Introduction

In our next part of this blog series we are going to talk about proactive monitoring and maintenance tasks.

For those who have missed the previous posts, here are the links:

In many cases actions are taken when the environment already has an issue and end-users are suffering from an outage. However, System Center Operations Manager and more specifically our Management Pack is written around pro-active monitoring. Instead of the traditional fire-fighting that happens in many environments, you can use the different MPs and their views and reports to monitor pro-actively and solve issues before they actually happen.

Maintenance tasks

Proactive monitoring can be as easy as repeating certain tasks on a daily, weekly or monthly basis. No, it won’t protect you from sudden drops in performance or sudden crashes, but if you perform this well, you will manage to solve quite some incidents before they actually happen.

In this example we jump back to the Veeam MP. In those management packs, there are quite some views that you can investigate on a daily basis. Let’s look at one of the possibilities

Daily Tasks

In the Veeam MP there is a view called Top Hosts.

This view can be used to see quickly what you hosts are doing on 4 important performance counters. As you can see, at this moment everything is green (good) but when there would be another color like yellow or red, you would be able to drill-through and search for potential upcoming problems.

Many management packs have such views that you can use to look at every day. Another real-life example. One of the big issues I once had in a certain company that many engineers got called out of their bed because there was a sudden alert stating that a disk was running full on a server. Of course I wanted one of my engineers to be notified of this, but after a couple of weeks in service I wanted to know why we never “saw it coming”…

It didn’t took me long to figure out what really happened. The monitor for hard drives (in the base OS management pack) had a warning and critical state. Because during the day everybody was busy fixing the critical issues, nobody watched the warning ones. This meant that when the free space dropped from warning to critical, the notification came (mostly at night because of certain processes that ran at that time).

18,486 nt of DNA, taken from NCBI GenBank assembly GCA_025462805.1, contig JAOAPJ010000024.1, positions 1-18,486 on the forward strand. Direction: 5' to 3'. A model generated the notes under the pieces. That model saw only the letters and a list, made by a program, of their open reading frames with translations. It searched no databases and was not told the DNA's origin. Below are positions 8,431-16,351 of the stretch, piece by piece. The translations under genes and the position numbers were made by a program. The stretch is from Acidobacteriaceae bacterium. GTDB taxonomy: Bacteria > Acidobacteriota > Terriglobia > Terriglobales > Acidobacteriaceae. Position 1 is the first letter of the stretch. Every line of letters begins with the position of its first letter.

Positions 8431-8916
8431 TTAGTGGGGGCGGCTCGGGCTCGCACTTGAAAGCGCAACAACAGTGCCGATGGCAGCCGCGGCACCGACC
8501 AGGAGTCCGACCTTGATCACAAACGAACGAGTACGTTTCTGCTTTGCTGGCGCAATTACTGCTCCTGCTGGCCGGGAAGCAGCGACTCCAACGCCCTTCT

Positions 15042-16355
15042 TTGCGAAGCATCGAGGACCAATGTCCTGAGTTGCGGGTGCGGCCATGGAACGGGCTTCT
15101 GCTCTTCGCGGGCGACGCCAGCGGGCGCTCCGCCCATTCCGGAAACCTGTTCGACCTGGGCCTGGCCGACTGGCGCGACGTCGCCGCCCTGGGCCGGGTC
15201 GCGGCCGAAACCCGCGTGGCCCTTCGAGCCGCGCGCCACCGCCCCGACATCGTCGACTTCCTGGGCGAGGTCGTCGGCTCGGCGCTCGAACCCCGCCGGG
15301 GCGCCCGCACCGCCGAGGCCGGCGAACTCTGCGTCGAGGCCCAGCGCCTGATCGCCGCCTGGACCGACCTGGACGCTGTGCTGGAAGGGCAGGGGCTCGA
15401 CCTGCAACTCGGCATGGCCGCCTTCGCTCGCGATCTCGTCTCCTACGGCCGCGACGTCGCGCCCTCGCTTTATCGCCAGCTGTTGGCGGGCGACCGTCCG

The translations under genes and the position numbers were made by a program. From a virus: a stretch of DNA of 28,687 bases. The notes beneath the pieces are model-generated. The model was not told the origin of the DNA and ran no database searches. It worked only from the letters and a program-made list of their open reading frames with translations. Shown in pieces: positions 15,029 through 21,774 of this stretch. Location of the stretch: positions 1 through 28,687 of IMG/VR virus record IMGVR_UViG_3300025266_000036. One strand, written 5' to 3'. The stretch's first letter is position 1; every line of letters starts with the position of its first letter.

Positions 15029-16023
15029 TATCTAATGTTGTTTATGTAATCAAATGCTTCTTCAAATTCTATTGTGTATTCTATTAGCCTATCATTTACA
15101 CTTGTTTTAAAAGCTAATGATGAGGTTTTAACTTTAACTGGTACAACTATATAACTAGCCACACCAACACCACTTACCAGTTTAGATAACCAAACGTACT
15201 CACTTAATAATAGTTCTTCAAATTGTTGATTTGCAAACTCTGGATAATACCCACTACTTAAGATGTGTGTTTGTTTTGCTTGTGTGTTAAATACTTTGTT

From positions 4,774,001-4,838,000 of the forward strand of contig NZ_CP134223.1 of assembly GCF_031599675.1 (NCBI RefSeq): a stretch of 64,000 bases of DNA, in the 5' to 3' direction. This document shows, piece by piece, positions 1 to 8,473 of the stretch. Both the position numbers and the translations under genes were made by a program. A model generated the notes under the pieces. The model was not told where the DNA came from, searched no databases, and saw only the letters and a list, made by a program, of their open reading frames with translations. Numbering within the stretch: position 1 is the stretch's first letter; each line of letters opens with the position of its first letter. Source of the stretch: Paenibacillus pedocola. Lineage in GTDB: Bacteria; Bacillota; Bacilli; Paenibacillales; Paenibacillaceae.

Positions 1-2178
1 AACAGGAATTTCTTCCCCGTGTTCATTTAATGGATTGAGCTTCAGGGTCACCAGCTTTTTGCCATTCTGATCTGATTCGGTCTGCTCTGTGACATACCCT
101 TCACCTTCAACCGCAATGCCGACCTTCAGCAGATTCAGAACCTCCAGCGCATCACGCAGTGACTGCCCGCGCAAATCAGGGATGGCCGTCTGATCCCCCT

Solution, I build a custom dashboard (at that time rather primitive) and forced a daily task on my engineers too look at that dashboard every day. If they saw a warning, it needed to be fixed at once before it could become critical. When now somebody got called because of a disk running out of disk space issue, the responsible engineer had to come explain how he or she missed it the day before (I know, there are sudden drops but that will always happen…)

Weekly / Monthly tasks

Some dashboards can be looked at daily, others you might look at weekly or even monthly. But besides dashboards or views you can also work with reporting. In SCOM you can work with historical data (default a year worth of data) and perform trend analysis, capacity planning and forecasting. Some management packs have that type of reporting out of the box, for other management packs you will need to build them yourself.

This report (for example) can be reviewed every Friday to view what our storage on our virtualization platforms is doing. This should give us insight whether we are suffering on IOPS, latency, free space or others way before it will actually downgrades the environment.

Conclusion

By simply using the standard views and quickly reviewing them on a daily, weekly or monthly basis you can avoid problems before they actually “cause” problems.

 

Update:

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    Mike Resseler
    Author: Mike Resseler
    Mike Resseler is a Product Strategy Specialist for Veeam. Mike is focused on technologies around Hyper-V and System Center. With years of experience in the field he presents on many occasions on large events such as MMS, TechEd and TechDays. Mike has... 

    Published: August 27, 2014